The term "biodegradable" has been used over the past few years, to describe plastics or packaging that could potentially be metabolized by microorganisms in nature, with complete breakdown to CO2/Methane, water and biomass. However, there is significant confusion and controversy surrounding biodegradable plastics since many suppliers have used the term to loosely describe their material/packaging without specifying the conditions under which the material would degrade in nature. For instance, some plastics (like PLA) will only degrade under industrial composting conditions, while some others (like PHA) can break down under a wider range of conditions and environments (industrial, backyard, marine). Given this widespread confusion and the misuse of the "biodegradable" term, many global government and industry organizations have issued guidelines to restrict or eliminate the unqualified use of biodegradable as a descriptor of plastics or packaging. These include the European Commission guidelines (European Plastics Strategy) and the Federal Trade Commission Green Guides in the US.
In line with such guidelines, Ubuntoo's recommends that companies providing biodegradable materials, products or packaging:
1.Avoid unqualified use of the term "biodegradable" to describe their products
2.Any claim of biodegradability should be accompanied by a description of specific conditions and environments under which the material or product will undergo degradation in nature
3.It is strongly recommended that companies provide globally accepted certifications or testing for various biodegradability claims (such as the BPA certification for industrial composting)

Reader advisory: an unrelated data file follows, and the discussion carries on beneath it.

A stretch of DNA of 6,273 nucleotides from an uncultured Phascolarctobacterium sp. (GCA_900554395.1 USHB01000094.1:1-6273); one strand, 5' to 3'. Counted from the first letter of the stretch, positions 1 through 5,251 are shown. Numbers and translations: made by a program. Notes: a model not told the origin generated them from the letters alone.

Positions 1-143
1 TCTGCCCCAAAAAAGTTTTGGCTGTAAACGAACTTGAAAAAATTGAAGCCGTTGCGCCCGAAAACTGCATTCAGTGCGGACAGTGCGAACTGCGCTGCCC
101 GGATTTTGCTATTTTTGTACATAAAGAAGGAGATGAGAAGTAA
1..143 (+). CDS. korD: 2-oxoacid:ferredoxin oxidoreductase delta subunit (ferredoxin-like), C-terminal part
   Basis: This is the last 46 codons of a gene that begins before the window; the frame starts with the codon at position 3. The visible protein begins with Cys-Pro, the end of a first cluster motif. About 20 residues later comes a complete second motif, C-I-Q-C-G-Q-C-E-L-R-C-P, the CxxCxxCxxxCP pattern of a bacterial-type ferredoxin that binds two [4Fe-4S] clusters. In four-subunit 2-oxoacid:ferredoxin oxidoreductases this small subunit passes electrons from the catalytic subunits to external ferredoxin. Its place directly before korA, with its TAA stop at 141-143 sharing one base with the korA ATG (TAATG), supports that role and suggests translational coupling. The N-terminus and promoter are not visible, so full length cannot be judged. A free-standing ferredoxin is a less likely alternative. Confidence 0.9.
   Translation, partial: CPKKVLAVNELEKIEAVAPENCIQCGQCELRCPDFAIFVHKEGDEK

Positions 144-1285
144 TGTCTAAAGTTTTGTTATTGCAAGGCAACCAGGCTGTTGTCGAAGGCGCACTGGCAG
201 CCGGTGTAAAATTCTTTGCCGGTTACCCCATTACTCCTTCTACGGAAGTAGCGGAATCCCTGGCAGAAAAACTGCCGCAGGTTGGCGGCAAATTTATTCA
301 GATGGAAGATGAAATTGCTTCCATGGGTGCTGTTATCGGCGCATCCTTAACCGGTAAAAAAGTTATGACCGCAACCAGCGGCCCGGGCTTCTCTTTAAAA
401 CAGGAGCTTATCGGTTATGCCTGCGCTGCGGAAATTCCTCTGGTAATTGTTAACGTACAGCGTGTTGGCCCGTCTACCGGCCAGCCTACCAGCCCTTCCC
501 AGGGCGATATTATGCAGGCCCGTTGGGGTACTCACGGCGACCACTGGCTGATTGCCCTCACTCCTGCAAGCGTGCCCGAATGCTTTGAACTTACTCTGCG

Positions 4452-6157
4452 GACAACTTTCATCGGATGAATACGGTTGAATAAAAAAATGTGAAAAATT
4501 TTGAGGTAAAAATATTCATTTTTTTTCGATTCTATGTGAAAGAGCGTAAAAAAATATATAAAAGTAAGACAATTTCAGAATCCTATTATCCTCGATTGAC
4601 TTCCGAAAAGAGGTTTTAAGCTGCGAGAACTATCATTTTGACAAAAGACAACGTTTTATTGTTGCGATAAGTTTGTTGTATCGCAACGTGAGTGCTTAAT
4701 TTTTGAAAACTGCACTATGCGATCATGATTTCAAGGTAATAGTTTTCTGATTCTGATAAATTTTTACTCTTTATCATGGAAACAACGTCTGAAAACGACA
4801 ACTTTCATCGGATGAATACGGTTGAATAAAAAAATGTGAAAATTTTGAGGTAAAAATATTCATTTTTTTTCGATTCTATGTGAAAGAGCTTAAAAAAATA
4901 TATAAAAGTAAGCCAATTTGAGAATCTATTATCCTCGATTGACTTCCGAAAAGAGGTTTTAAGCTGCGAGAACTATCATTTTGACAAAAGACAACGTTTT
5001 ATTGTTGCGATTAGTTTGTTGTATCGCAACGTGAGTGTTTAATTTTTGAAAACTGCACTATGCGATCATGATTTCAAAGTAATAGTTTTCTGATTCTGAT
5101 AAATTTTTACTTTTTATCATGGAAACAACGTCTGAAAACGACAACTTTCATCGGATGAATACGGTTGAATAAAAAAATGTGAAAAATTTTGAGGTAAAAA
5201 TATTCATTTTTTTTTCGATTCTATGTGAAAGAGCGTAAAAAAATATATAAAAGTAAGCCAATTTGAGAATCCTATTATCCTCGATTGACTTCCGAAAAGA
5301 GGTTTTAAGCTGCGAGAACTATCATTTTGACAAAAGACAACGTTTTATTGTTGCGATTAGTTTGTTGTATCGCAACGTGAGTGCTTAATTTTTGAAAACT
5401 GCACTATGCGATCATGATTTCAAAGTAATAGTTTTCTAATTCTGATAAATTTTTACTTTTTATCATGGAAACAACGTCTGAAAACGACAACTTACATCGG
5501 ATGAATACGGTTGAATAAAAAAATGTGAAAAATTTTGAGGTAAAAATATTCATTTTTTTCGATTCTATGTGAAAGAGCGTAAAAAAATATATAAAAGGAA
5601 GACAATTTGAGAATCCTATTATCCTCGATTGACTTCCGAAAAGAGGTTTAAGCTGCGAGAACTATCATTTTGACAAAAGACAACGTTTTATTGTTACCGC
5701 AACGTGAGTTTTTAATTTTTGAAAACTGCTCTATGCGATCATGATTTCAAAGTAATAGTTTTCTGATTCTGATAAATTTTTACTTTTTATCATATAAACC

Further in line with the position articulated by the European Commission as well as major CPG companies, Ubuntoo recommends that "biodegradable" plastics should not be considered a solution for littering (or worse a license to litter). Appropriate collection and end-of-life solutions (such as industrial composting or home composting) need to be put into place to avoid biodegradable plastics ending up as litter in the environment.
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Sustana Fiber manufactures high-quality FSC certified recycled fibres from post-consumer waste, for the production of sustainable paper and packaging items.
Sustana uses automated processes to turn post-consumer plastic-coated single-use cups into recycled fibre.
The process used by Sustana mechanically separates the plastic coating from the paper, leaving behind the pulp. The pulp is then washed, treated and moulded into sheets. Once combined with virgin fibre, the sheets can be used for FDA compliant food packaging.
In 2018, Sustana partnered with Starbucks to test the recycling procedure, by converting 25 million discarded single-use cups into FDA compliant disposable cups. The new cups are recyclable themselves, closing the sustainable loop.
Sustana's recycled fibres have been incorporated in a range of products like:
EnviroLife™: A 100% post-consumer recycled fibre suitable for FDA compliant food contact packaging. The fibre is Elemental Chlorine Free, has zero fluorescence and is FSC certified. The material can be used for food packaging, paper cups and beverage cartons. Production of EnviroLife™ requires 9 times less water than traditional fibres.
The production process focuses on sustainability by optimizing energy and water usage, 100% recycling and de-inking. Two of Sustana's plants recycle the production water 17 times during its de-inking process and treat it before release, leaving it cleaner than before.
Each year Sustana Fibers recycles enough paper to save over 4 million trees. The amount of paper recycled in a year reduces 1 million cubic yards of landfill space. An equivalent of 750 million pounds of waste paper is processed each year.